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The Death of Ivan Ilych | Study Guide

Leo Tolstoy

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The Death of Ivan Ilych | Chapter 7 | Summary



Ivan is three months into his illness. He and everyone else realize that the main consideration is "whether he would vacate his place" and how everyone would be affected by that. Others may long for Ivan to die so they no longer have to deal with the unpleasantness of sickness and death.

The painkillers Ivan is given barely alleviate his suffering. They just make him more depressed. A new diet leaves Ivan without any appetite. Ivan needs help with his bodily functions, and this is an undignified torment to him. When Gerasim, his young assistant and servant, takes on the role of helper, although Ivan is still somewhat embarrassed he also feels better. Gerasim is a "clean, fresh peasant lad" who is not at all discomfited by handling Ivan's bedpan. No matter what he's doing, Gerasim is "cheerful and bright." When Ivan is too weak to rise from the commode and pull up his pants, Gerasim helps him. Gerasim "refrains from looking at his master out of consideration for his feelings." However, he still projects the "joy of life" that infuses his whole being.

Ivan Ilych asks Gerasim if these tasks aren't "very unpleasant for you." Ivan then asks for Gerasim's forgiveness for making him undertake them. But Gerasim smiles and assures Ivan Ilych that "it's a case of illness with you, sir" so no apology is necessary.

Ivan Ilych asks Gerasim to help him move to the sofa, and Gerasim lifts him gently and settles him there. Gerasim turns to leave, but Ivan asks him to stay and place a chair nearby on which Ivan can rest his feet. Gerasim places the chair near Ivan and lifts his feet onto it. Ivan notices that he feels better when Gerasim is holding his legs higher in the air before he settled them on the chair. So Ivan asks him if he would mind holding his legs up higher than the height of the chair. Gerasim does so gladly. Ivan invites him to sit down while he rests Ivan's legs on his shoulders, a position that definitely makes him feel better.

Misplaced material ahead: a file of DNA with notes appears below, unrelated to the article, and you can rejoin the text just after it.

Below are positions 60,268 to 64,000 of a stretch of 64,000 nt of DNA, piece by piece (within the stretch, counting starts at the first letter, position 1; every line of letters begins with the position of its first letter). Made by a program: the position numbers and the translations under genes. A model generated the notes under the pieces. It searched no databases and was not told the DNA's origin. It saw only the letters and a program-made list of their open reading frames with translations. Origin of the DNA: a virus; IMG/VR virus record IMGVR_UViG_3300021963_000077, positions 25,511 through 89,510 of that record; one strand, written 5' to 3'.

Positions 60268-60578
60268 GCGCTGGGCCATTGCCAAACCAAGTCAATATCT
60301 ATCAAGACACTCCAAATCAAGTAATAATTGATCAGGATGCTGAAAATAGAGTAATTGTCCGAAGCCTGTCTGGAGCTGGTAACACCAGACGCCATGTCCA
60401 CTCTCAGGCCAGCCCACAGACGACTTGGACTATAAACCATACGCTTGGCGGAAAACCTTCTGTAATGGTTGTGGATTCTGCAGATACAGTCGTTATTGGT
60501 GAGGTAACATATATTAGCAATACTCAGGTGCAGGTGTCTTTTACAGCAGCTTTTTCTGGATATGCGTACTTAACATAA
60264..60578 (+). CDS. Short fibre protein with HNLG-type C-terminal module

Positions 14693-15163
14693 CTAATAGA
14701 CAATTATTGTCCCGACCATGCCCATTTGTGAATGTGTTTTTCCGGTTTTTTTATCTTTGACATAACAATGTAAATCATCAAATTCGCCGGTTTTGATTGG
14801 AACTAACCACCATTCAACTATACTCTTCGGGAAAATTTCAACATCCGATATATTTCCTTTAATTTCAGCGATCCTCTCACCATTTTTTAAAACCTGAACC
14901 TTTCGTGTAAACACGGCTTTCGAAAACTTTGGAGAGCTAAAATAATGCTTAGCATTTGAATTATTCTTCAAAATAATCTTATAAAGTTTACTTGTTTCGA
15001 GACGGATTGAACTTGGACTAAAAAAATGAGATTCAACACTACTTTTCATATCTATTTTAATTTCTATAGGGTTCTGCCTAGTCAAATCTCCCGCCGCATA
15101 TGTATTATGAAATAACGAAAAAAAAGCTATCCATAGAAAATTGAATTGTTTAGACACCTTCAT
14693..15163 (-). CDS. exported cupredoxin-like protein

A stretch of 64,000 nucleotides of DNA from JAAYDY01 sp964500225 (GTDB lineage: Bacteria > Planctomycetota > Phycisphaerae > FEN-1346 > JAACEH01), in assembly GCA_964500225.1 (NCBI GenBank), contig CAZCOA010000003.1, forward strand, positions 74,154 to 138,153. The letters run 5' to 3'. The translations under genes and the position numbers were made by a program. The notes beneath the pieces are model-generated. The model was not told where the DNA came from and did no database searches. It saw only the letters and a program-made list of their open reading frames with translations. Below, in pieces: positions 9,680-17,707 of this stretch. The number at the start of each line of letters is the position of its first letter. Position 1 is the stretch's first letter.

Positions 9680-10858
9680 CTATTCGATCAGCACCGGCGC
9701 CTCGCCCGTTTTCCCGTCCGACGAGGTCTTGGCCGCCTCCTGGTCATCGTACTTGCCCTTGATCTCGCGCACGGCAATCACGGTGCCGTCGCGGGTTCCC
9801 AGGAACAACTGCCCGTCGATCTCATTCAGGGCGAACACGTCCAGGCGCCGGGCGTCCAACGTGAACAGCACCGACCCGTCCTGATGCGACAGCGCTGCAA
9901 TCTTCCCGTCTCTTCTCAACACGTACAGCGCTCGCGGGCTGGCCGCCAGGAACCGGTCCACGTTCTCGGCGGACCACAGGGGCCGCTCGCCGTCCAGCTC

Thereafter, Ivan often calls Gerasim in to hold his legs on his shoulders. The two men talk together. Ivan is drawn to the willingness to help and the simplicity of his servant. Somehow Gerasim's brimming health and energy do not offend Ivan but actually soothe him.

It seems that what bothers Ivan Ilych the most is the lie everyone is determined to believe about him—that he is not dying. Others try to convince themselves (and Ivan) that he is just a bit ill and will soon recover. Ivan Ilych knows that's not true—in fact, "the deception tortured him." He can't bear being "forced to participate in that lie." Only Gerasim did not participate in that lie, and this comforts Ivan. Gerasim even speaks to Ivan directly about his impending death. Gerasim says "he was [helping] a dying man and hoped someone would do the same for him when his time came."

The lies others believe about his condition further upset Ivan. He wants them to pity him—as a parent would pity a sick and suffering child. Ivan is ashamed of feeling this way and knows he cannot ask for pity from anyone, especially his family. Only Gerasim acts in a way that is "something akin to what he wished for." Gerasim naturally treats Ivan in a way that comforts him. Ivan feels that if he could get the pity he wants, he would then be able to draw on reserves of strength. He could rely on that strength if he was visited by one of his colleagues from work. As it is, the lie that surrounds him is leaving him weaker than ever.